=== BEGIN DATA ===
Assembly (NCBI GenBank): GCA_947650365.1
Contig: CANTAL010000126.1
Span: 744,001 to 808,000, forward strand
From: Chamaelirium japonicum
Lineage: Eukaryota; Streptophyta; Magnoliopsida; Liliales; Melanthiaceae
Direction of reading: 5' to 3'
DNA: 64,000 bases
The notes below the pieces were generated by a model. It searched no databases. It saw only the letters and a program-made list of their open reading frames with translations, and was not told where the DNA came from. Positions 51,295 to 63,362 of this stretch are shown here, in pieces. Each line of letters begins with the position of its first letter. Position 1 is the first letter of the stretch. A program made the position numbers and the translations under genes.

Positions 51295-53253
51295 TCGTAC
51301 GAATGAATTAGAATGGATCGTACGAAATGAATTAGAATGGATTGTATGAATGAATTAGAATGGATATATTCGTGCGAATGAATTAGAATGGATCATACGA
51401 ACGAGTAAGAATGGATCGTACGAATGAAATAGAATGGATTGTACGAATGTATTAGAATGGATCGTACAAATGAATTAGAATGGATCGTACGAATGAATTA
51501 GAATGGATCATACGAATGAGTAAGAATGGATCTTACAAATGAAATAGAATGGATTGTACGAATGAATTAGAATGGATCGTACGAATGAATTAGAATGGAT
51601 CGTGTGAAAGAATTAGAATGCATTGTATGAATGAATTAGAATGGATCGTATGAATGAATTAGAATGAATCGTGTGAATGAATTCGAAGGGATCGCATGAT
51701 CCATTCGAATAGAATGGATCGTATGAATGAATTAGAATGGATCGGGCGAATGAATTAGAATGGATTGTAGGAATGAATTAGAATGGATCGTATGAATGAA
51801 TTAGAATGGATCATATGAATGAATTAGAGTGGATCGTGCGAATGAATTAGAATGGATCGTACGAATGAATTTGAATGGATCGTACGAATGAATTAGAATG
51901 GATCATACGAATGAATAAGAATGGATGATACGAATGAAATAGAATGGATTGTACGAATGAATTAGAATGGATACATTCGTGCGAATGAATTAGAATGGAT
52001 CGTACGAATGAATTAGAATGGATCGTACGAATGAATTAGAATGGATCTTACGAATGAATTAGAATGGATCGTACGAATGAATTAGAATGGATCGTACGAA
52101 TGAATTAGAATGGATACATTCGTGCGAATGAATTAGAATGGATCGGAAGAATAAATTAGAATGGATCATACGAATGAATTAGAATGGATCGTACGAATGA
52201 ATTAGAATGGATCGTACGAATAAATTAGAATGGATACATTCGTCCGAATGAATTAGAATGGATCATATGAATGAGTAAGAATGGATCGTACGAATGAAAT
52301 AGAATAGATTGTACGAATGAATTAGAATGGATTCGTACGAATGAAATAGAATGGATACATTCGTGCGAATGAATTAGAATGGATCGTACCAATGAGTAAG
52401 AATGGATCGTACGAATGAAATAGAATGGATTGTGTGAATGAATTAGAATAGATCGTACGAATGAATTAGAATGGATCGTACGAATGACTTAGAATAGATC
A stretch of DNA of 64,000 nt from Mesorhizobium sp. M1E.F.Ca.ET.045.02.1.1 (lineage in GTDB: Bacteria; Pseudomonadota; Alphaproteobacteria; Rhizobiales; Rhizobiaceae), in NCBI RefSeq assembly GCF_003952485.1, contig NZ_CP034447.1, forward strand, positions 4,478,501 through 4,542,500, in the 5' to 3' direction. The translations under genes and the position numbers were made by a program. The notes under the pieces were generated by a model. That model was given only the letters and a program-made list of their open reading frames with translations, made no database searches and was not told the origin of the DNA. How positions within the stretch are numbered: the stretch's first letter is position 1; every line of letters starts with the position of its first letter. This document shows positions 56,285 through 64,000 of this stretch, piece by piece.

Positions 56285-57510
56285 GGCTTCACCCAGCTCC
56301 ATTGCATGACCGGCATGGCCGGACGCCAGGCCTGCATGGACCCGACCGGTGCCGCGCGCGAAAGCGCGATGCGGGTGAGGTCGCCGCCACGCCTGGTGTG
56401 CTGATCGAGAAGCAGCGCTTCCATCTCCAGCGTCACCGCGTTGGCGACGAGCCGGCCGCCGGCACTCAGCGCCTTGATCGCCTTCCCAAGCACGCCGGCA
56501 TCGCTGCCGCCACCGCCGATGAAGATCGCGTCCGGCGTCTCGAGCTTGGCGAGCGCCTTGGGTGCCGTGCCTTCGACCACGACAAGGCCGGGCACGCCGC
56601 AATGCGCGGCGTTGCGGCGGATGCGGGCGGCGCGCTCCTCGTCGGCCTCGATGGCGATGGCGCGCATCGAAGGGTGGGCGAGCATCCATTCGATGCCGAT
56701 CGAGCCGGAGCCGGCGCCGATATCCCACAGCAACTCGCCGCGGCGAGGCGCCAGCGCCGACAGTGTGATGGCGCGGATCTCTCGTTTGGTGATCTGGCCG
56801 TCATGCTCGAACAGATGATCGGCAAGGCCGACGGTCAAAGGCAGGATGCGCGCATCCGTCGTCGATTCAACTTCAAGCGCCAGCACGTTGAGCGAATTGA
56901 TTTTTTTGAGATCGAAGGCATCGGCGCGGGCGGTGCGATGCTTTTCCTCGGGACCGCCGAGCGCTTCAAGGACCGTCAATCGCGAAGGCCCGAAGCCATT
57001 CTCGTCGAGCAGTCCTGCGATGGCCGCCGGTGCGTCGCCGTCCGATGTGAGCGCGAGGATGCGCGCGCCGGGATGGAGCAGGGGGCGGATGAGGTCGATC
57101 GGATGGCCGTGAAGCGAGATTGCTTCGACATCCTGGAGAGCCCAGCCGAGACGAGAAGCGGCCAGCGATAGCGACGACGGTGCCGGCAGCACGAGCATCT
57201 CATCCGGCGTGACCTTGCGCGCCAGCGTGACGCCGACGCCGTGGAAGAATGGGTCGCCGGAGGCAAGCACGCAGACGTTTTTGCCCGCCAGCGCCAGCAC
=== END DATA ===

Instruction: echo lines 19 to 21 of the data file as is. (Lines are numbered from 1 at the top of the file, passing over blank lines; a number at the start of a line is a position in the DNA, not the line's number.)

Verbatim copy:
52101 TGAATTAGAATGGATACATTCGTGCGAATGAATTAGAATGGATCGGAAGAATAAATTAGAATGGATCATACGAATGAATTAGAATGGATCGTACGAATGA
52201 ATTAGAATGGATCGTACGAATAAATTAGAATGGATACATTCGTCCGAATGAATTAGAATGGATCATATGAATGAGTAAGAATGGATCGTACGAATGAAAT
52301 AGAATAGATTGTACGAATGAATTAGAATGGATTCGTACGAATGAAATAGAATGGATACATTCGTGCGAATGAATTAGAATGGATCGTACCAATGAGTAAG